Next episode – Don’t Forget You’re Mine

Public Eye – Nobody Kills Santa Claus

santa claus

Written by Roger Marshall
Directed by Kim Mills

Public Eye was a hugely popular series, starring Alfred Burke, which ran for seven series between 1965 and 1975.  Burke played Frank Marker, a down-at-heel enquiry agent who possessed a strong moral core as he moved his way through the sometimes seedy underbelly of whatever town or city he was currently working in.  Suffice it to say that if you have the slightest interest in British archive television, then Public Eye (like Callan) is a must watch.

And like Callan, it was originally made by ABC Television, and after ABC lost their franchise it was picked up by Thames.  But whilst all the Thames episodes (series four to seven) exist, sadly only five episodes survive from the first three series (out of a total of forty one transmitted).

The first existing episode is Nobody Kills Santa Claus, the second episode of the first series.  Paul Garston (Keith Baxter) is a successful young businessman.  His success has partly been achieved by riding roughshod over other people – so he’s certainly the sort of person that makes enemies.  When he confides to his managing director Eric Hart (Peter Barkworth) that he’s been receiving threatening phone calls, Hart recommends calling in Frank Marker.

The first ten minutes or so of Nobody Kills Santa Claus focus on Garston which allows us to see the type of person he is.  He’s brash, arrogant and quite happy to engage in underhand dealings if it’s to his advantage.  And although Eric Hart is the managing director, he plays a very subservient role to Garston –  for example, when Garston clicks his fingers, Hart hurries over to light his cigarette.

It’s therefore not surprising that it’s Hart, not Garston, who visits Marker’s office to engage his services.  But Marker doesn’t seem too keen to take on the job.

HART: He’d like to see you.
MARKER: He knows where I am.
HART: Ah yes, but he’d prefer you to go to him, if that’s not asking too much.
MARKER: I’ll try and fit him in.
HART: Oh thanks very much. You know, you make one big mistake, Marker.
MARKER: One?
HART: You like people to grovel. Why? Does it make you feel big?
MARKER: Depends who they are.

Garston wants Marker to act as his bodyguard for the next few weeks.  Marker agrees and he begins to consider the possible suspects.  Garston’s estranged wife Eva (Caroline Blakiston) must be one – although after Marker’s seen her it seems less likely.  She’s well provided for (at least in terms of money) and she declares that “nobody close to him will ever kill him.  Nobody kills Santa Claus”.

Ray Johnson (Robert Tunstall) looks to be a much more likely prospect.  His wife Anne (June Barry) is having an affair with Garston and he pays to him have beaten up.  Fortunately for Garston (and unfortunately for Marker) it’s Marker that receives the beating.  This provides a good closer to the second act.  Garston sees Marker being attacked in the street below, but he doesn’t raise the alarm or attempt to help – instead he goes back to Anne (whilst the sounds of the beating are reverberating in his head).  Marker’s made of stern stuff though.  Although there were two thugs and he took a bad beating, he was still able to scare one off and we see him pull the other one away for some, no doubt, intensive questioning.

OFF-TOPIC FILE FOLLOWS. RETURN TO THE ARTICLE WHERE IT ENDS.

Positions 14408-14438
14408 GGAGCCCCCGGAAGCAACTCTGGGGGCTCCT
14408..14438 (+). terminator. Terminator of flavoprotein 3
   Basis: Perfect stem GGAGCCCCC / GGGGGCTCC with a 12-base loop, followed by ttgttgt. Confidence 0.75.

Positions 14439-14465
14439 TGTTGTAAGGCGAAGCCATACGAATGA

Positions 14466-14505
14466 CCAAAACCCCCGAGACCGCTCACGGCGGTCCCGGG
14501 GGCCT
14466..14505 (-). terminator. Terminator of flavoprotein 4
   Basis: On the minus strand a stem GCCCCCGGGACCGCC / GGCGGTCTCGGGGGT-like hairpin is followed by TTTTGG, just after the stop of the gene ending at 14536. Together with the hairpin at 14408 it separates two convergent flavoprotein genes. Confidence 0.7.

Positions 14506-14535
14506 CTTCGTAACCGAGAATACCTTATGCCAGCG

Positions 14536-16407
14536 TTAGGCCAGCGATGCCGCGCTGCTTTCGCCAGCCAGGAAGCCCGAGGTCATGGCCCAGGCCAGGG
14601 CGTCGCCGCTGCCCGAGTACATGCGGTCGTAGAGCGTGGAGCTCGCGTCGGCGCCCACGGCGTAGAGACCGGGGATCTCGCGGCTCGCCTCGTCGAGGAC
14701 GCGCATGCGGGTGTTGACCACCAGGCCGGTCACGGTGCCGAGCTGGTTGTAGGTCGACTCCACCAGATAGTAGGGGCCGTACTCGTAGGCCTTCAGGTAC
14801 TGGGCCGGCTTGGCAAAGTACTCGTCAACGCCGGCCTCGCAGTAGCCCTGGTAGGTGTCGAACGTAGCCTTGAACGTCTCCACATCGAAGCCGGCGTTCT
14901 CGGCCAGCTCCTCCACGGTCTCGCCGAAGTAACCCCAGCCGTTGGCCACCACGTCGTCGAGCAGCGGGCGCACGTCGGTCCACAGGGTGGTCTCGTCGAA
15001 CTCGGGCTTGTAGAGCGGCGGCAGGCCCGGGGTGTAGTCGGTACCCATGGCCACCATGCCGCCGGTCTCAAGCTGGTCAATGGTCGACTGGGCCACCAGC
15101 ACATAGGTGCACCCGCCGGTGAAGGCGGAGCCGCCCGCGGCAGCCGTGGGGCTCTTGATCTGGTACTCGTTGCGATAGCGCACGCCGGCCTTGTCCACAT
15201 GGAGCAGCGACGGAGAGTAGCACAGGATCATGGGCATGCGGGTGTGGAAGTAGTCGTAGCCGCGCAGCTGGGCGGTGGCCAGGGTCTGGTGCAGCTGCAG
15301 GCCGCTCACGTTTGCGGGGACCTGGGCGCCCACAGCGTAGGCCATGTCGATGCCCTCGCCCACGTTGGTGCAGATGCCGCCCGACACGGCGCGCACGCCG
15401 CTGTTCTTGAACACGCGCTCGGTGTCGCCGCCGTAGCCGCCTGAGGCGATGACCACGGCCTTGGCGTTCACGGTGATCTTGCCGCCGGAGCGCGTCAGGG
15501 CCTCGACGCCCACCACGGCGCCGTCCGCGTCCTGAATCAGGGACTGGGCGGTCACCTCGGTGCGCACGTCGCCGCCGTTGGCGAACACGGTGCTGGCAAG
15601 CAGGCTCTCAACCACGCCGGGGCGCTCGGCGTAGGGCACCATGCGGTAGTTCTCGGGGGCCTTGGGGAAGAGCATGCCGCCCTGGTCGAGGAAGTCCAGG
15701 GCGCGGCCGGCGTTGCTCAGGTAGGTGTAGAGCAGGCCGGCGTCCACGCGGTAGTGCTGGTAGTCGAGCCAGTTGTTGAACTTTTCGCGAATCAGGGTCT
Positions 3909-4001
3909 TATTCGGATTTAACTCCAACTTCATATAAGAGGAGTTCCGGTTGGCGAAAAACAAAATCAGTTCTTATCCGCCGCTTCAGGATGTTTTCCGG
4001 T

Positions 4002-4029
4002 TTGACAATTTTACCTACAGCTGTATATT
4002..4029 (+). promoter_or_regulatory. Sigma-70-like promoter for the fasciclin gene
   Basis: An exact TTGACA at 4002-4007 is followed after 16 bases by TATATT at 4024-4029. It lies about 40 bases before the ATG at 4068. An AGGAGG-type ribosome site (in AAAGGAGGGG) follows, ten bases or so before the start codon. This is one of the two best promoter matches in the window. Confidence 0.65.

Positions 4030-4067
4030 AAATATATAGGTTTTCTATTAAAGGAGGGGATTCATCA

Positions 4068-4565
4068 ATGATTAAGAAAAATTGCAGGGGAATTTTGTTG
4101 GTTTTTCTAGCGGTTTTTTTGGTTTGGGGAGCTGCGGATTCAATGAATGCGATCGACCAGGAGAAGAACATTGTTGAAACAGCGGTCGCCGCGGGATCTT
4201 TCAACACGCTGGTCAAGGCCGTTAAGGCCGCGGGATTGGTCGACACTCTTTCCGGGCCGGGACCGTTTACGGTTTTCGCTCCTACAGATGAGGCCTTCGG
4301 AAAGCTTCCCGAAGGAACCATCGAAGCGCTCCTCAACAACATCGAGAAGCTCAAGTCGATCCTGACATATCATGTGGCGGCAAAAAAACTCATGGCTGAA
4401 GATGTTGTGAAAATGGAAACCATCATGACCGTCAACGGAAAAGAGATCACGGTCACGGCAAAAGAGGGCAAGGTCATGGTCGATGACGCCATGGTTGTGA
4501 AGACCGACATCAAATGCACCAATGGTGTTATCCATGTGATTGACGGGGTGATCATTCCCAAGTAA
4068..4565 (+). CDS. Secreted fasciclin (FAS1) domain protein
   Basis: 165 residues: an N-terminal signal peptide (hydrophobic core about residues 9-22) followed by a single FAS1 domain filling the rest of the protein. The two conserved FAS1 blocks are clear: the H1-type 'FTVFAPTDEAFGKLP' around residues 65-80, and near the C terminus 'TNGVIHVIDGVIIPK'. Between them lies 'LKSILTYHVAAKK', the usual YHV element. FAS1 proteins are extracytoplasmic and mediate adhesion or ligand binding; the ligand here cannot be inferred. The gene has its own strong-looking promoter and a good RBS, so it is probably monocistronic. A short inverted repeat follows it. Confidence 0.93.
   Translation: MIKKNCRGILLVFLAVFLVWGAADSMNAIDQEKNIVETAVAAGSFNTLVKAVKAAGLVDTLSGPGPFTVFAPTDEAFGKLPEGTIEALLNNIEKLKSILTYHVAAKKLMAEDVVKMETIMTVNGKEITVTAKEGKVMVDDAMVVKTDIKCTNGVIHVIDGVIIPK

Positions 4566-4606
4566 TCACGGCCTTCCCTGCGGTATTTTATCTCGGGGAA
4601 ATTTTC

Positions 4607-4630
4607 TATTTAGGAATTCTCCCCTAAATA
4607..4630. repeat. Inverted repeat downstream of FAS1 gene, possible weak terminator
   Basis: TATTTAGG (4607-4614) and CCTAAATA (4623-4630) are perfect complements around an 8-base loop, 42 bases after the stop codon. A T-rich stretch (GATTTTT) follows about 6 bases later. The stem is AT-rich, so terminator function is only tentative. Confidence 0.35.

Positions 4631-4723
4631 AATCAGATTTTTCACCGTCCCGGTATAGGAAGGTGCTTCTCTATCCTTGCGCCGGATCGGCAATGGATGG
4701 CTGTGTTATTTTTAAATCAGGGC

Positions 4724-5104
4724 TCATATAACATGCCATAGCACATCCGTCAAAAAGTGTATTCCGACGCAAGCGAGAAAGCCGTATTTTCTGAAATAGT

Marker does eventually get to the bottom of the mystery of the threatening phone calls (it wasn’t Johnson after all) and Garston is grateful.  He offers Marker a permanent job, which he refuses.  It’ll become a familiar trait throughout the series, but Marker values his independence above everything else (which means there’s conflict in later series when he goes into partnership).  Marker tells Garston that he’s “getting old. Too stiff to lick boots”.  Garston responds by telling him that “you’re not Shane, you know, riding off into the sunset. You’re just another man in a dirty old mac”.

Even this early on, all of the basics of the series are firmly in place.  Marker doesn’t necessarily have to like his clients to work for them – it’s purely a business transaction and he won’t follow their orders blindly, which means he often comes into conflict with them.

Keith Baxter was perfectly cast as the arrogant businessman Paul Garston, whilst it’s always a pleasure to see Peter Barkworth – such a solid and dependable actor.  June Barry was also very good as Garston’s mistress, who candidly told Marker that she’d only be around for a short while and wasn’t intending to leave empty-handed.

Next Episode – The Morning Wasn’t So Hot